Carlsen – Karjakin, game ten



I would like to start this post with the good old Latin saying, that goes “Errare humanum est,  perservare diabolicum.”

Because, to the endless joy of all the haters of “Dicta et sententiae“, Carlsen – Karjakin game ten confirmed that everything with the “Roman origin” should be taken “cum grano salis”.

If you are not familiar with the translation because you have life, let me explain. The rough translation of the saying above would be : “It is of the human to make mistakes, it is of the devil to continue making them.

And while Karjakin was the one that kept making mistakes,   Carlsen was the one “devilishly” lucky to avoid the draw in the early stages of the game ten. Therefore,  with the simple deduction it is easy to conclude that “There is something rotten in the kingdom of.. Rome?”

Further evidence can be found in the fact that Carlsen can be considered a true master of the chess game.

And also, it is viable to assume that after the game Carlsen couldn’t resist but to dance a victory dance in the solitude of his apartment.

Naturally, I am getting carried away, as usual. So, for the remainder of the post, I will try to stick to chess.


Carlsen – Karjakin game ten saw the 2nd repetition of the Berlin defence in the match.

However, in contrast to game three, Carlsen avoided any sort of symmetry or endgame and opted for the move 4 d3, which was very successful for him in the past.

And already on move six he chose a rather rare continuation, which resulted in a fresh position on the board already around move 10.

Moreover, it was the type of position that suits Carlsen’s style perfectly. And he was indeed accomplishing little positional goals in the initial part of the maneuvering.

However, at the move 19 he commited the first serious error in the game. Due to taking on e6, he allowed Karjakin to snatch an immediate forced draw.

It seems like Karjakin finally got tired and/or nervous, since he decided against the knight capture and advanced in the centre instead.

GM Ivanchuk could probably tell alot about nerves 🙂

Next it was Carlsen’s turn to go wrong and allow another version of the knight sacrifice which would once again lead to a quick draw by repetition.

Luckily for the champion, the Caissa seems to be very fond of him, since Karjakin missed the forced draw once again (although the 2nd time it was rather hard to spot). As a result, he ended up in a slightly inferior endgame where there were only two possible final results. It was expected that Carlsen “The Grinderman” would torture him untill the world’s end. And beyond.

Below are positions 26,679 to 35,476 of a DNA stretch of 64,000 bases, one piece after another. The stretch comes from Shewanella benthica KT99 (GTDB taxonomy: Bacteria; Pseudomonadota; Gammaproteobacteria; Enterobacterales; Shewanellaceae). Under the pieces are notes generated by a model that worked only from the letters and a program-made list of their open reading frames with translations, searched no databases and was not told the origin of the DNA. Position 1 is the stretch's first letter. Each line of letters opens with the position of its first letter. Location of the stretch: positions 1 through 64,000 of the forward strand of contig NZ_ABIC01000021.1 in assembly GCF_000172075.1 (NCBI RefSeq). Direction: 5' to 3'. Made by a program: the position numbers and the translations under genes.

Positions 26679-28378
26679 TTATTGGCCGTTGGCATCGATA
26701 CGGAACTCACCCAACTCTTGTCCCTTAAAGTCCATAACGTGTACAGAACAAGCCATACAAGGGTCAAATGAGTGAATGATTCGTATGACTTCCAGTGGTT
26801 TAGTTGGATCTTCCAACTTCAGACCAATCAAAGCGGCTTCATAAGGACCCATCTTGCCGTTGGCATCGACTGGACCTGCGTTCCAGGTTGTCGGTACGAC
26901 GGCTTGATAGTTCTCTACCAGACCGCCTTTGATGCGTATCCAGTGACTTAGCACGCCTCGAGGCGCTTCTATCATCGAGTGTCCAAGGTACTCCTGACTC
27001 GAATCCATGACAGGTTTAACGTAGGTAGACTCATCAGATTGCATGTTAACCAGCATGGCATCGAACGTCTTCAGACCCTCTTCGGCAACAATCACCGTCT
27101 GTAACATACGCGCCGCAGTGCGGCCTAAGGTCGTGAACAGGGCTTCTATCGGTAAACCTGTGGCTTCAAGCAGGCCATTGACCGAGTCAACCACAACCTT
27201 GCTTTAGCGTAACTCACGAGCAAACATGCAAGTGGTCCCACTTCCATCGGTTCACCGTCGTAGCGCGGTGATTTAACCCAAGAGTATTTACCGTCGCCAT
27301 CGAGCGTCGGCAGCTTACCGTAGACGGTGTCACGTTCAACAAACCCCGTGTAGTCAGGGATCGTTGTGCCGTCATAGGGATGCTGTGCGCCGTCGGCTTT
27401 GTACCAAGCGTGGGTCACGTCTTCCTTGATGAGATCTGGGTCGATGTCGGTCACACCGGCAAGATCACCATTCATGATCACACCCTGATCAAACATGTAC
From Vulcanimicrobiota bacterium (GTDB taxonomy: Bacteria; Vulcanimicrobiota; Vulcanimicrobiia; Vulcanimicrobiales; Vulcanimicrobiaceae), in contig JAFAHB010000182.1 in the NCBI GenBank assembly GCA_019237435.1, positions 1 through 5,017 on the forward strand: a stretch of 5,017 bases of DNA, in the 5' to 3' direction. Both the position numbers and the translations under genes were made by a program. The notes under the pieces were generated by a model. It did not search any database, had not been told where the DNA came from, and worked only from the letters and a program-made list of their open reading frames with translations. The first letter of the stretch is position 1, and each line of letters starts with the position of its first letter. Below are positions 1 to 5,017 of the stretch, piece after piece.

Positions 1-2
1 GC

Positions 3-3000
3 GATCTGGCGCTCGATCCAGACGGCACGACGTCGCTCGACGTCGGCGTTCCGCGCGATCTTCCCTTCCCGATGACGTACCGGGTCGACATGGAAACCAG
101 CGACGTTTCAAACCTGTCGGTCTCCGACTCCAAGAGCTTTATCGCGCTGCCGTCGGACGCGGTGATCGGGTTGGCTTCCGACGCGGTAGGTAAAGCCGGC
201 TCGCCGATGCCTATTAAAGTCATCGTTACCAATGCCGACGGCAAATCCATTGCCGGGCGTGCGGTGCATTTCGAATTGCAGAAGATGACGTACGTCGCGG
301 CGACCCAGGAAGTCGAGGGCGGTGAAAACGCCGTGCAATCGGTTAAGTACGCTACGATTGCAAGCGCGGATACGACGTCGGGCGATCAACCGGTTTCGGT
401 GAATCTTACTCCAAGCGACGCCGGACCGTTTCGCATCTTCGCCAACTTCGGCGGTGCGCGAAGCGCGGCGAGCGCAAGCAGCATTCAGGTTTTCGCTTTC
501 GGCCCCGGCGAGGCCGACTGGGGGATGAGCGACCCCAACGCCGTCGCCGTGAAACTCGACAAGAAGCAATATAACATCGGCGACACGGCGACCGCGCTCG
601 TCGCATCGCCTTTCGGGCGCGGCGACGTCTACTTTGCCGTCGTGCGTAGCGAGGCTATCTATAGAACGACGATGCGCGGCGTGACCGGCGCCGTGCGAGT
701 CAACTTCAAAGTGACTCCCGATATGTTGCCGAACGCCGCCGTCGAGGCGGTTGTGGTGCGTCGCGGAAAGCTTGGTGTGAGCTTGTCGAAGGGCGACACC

And that is exactly what happened. Magnus obviously enjoyed his position and managed to accumulate small positional gains, creating more and more problems for Karjakin. The latter defened tenaciously, though and for a long time there was nothing tangible for Carlsen.

However, the Champion continued to maneuvre quietly and shuffle his rooks up and down the board, untill finally Karjakin commited a decisive mistake, which allowed the long prepared b5- breakthrough.

In the end, there was nothing left for Karjakin to lay his weapons and admit that he has been outplayed. However, the fact that he appeared at the press conference probably won him some more admirers.

To sum up, despite the strange oversights, the game was a masterpiece by Carlsen. To be perfectly honest, I didn’t understand very much about the subtle maneuvering. I had to spent quite amount of time with the engine comparing  similar positions that could arise to get a more clear picture about all the subtleties of this seemingly, very dry, game.

Therefore, without any false modesty, I think i managed to do a decent job in claryfing some subtle points of the game.


To conclude, game ten once again, after the Kasparov – Anand 1995 match,  proved to be very lucky for the reigning champion.

And I can imagine that many people will say that it is ridiculous to compare this two instances. Because Kasparov crushed Anand after displaying probably the most brilliant piece of preparation in chess history, while Carlsen “simply” exploited Karjakin’s uncharacteristic mistakes.

However, it is important bear in mind the ancient quote that “A good player is always lucky”. Because Kasparov wouldn’t have been able to display his preparation if Anand didn’t naively repeat the variation that already appeared in the match.

And remember also that in the game eleven of the same match Anand blundered horribly in an equal position. After which he nevered recovered and the match was practically decided.

Therefore, trying to criticize Carslen because Karjakin made mistakes would be unfair.

Judging by the play in the match, he didn’t deserve to trail at this moment. And even though Karjakin blundered, the technical play Magnus displayed in the endgame cannot be praised highly enough. The game is a technical masterpiece.

Anyway, there are only two remaining games. The match tension is at its peak and it will be interesting to see whether players will be agressive with White pieces, or opt for safety and head for the tiebreaks.

(Actually, since I am a bit late with this post, it seems that game eleven might finish with a quick draw).

There is no denying that Magnus has the psychological advantage now  though. And we might remember the words of another prominent chess player for the end.

Alexander the Great certainly knew a thing or two about chess

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